Chris Tyler, Optionetics.com
March 15, 2011
Growing fallout concerns in Japan forces Monday’s technical-based Code Red signal to scorch directional bulls. As of 10:40 ET the SP-500 (SPY) is off -1.80% but rebounding as March Madness goes full swing this week.
A closing break of last week’s lows and failure to hold 50SMA and 1300 support on heavier volume was enough for some bulls to likely throw in the towel Monday. For the many others left holding on, Tuesday’s vicious opening gap of nearly -3.00% in the SP-500 saw recent YTD gains of 7.00% vanish completely.
Tuesday’s financial tsunami which saw the Nikkei plunge more than -10% on the heels of yesterday’s -6% route, has been triggered by investors collective move out of “more abundant”, riskier assets due to the ever-growing threat of nuclear contamination impacting the world’s third largest economy and its people.
In those intertwined markets of notice, nuclear-related companies (CCJ, USU, URRE, UEC) and indices (URA) are all lower on the session with losses ranging from a hefty -7% to even more volatile -17%.
Bulls have apparently found a bit of value in a couple related names. Monday’s lows have contained Tuesday’s secondary fallout in both the MV Nuclear Energy ETF (NLR) and energy heavy construction outfit Shaw Group (SHAW). Intraday, shares of NLR are off -5.50%, while SHAW has been more well-contained with its losses of just -3.33%.
The historic safe haven of gold (GLD) has proven much less precious during Tuesday’s panic. The raised specter of less demand stemming from Japan has trumped any potential support the commodity may have garnered due to continued civil strife / political unrest in the Middle East. Intraday, shares of GLD are off -1.90%.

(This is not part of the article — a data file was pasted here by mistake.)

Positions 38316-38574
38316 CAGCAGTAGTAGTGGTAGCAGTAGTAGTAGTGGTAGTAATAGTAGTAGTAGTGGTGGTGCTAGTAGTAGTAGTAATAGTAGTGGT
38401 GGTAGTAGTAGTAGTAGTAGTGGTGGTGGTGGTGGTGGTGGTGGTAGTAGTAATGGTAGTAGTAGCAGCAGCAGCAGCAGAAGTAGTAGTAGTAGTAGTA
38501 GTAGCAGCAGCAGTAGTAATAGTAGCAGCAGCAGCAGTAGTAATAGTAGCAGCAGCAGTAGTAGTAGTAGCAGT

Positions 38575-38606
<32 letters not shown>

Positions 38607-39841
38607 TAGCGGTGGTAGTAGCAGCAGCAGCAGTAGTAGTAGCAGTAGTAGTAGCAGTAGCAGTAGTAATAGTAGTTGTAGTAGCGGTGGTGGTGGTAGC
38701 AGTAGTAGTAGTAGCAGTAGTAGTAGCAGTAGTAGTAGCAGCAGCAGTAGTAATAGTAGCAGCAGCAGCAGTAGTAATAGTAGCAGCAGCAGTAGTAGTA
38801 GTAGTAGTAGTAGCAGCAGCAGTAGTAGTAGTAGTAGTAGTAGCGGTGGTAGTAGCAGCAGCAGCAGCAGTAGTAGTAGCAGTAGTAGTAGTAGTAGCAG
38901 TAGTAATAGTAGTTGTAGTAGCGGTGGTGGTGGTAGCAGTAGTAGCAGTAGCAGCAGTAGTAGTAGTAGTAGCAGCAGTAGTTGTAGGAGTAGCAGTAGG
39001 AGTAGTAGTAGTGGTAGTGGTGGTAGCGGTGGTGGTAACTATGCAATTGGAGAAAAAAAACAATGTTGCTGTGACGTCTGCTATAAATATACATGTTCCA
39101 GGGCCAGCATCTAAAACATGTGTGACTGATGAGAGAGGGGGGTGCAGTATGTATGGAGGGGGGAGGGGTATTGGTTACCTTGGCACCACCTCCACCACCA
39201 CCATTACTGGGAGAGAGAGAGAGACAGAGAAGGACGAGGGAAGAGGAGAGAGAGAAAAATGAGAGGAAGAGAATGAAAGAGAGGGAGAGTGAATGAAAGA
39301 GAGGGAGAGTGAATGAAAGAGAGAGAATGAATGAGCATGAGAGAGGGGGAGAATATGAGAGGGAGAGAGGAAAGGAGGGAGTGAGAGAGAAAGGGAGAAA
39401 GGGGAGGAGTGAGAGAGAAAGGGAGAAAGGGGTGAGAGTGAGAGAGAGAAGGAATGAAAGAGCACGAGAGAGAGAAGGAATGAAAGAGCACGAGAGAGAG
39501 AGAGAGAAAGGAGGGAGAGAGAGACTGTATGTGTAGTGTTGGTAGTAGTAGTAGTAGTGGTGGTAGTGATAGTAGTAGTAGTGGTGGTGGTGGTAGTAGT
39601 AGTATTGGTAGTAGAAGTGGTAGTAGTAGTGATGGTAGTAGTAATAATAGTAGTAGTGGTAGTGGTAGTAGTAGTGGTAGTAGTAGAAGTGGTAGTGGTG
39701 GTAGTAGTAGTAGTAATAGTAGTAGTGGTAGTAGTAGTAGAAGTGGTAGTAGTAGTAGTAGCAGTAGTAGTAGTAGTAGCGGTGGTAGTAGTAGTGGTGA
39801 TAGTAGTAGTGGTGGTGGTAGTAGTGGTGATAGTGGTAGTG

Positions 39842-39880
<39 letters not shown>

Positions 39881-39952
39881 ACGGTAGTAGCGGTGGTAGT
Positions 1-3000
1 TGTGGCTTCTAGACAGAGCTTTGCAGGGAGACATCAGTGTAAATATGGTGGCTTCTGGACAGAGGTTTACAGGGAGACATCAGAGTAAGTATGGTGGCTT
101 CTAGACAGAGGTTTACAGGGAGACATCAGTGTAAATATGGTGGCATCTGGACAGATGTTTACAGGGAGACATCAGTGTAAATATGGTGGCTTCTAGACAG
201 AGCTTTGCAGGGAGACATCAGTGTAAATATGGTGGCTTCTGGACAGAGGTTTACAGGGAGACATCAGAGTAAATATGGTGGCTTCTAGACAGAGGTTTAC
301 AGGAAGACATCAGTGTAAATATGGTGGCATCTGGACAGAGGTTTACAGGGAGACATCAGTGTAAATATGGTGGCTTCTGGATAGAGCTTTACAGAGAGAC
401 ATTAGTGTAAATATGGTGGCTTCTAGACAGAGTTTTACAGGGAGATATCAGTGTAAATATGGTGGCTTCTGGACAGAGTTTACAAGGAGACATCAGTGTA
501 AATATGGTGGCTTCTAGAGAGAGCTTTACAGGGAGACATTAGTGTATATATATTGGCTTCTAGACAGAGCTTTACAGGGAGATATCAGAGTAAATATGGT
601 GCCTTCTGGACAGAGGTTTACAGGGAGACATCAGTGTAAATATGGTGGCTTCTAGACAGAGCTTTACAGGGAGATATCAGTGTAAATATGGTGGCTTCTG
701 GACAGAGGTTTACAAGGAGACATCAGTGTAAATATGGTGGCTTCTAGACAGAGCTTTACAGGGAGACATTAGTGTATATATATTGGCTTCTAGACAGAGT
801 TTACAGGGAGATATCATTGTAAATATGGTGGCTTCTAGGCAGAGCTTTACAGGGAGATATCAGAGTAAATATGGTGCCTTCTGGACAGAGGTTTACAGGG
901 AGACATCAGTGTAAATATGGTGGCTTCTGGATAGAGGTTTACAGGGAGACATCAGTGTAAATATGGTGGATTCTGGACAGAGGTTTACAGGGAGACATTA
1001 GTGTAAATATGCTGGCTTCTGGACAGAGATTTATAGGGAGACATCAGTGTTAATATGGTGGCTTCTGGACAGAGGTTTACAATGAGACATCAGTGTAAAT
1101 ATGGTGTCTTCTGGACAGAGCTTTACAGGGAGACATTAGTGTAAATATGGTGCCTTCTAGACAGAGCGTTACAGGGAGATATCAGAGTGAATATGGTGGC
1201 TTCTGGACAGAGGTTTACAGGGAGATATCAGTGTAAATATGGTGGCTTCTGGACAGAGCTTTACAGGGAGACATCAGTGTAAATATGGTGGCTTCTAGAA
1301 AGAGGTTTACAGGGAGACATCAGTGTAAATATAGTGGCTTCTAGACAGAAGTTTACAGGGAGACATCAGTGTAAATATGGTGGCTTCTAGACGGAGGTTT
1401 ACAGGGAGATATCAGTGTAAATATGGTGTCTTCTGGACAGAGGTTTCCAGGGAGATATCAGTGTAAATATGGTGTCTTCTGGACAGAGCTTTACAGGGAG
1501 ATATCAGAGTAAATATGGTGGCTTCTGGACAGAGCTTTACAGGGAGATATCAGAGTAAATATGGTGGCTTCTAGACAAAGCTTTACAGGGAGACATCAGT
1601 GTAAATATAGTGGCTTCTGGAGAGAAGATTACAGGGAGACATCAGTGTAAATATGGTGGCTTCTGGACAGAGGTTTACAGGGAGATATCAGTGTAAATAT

Separately, the sometimes new global currency of black gold (USO) is also under pressure by -2.30% on similar demand concerns outstripping the possibility of supply shortages. With today’s losses, USO has undermined a simple five-day pullback pattern and established a much more complex type of bull.
In officially-sanctioned economic news and largely dismissed by investors focused with eyes across both ponds, the Empire Survey beat estimates of 17.0 with a reading of 17.5 and improving upon the prior month’s 15.4. And February import prices rose by 1.4% following January’s increase of 1.3% but axing oil saw an increase of just 0.3% versus the prior month’s 0.8% gainer.
In sector news, solar energy (TAN, FSLR, SPWRA, LDK and TSL) continues to find investor fancy (or fantasy) on the belief the nuclear option will come under increased scrutiny and regulation, while “clean”, non-hazardous types of power will gain traction as more than just an alternative energy.
Finally and in those sometimes accurate heat-seeking option markets, investor panic is self evident in the CBOE Volatility Index ($VIX). The “on again” fear gauge is up 11% at 23.50% with session highs of 25.72% establishing a six month high.
Highs in the VIX have yet to reach the well-watched 30% level associated with past bouts of excessive fear. However, an intraday differential of nearly 25% between the cash and 10SMA is the type which historically; proves pleasing for fast money bulls looking to play a potential bounce.
Senior Options Writer, former Market Maker & fulltime Option Hedge Hog Advocate
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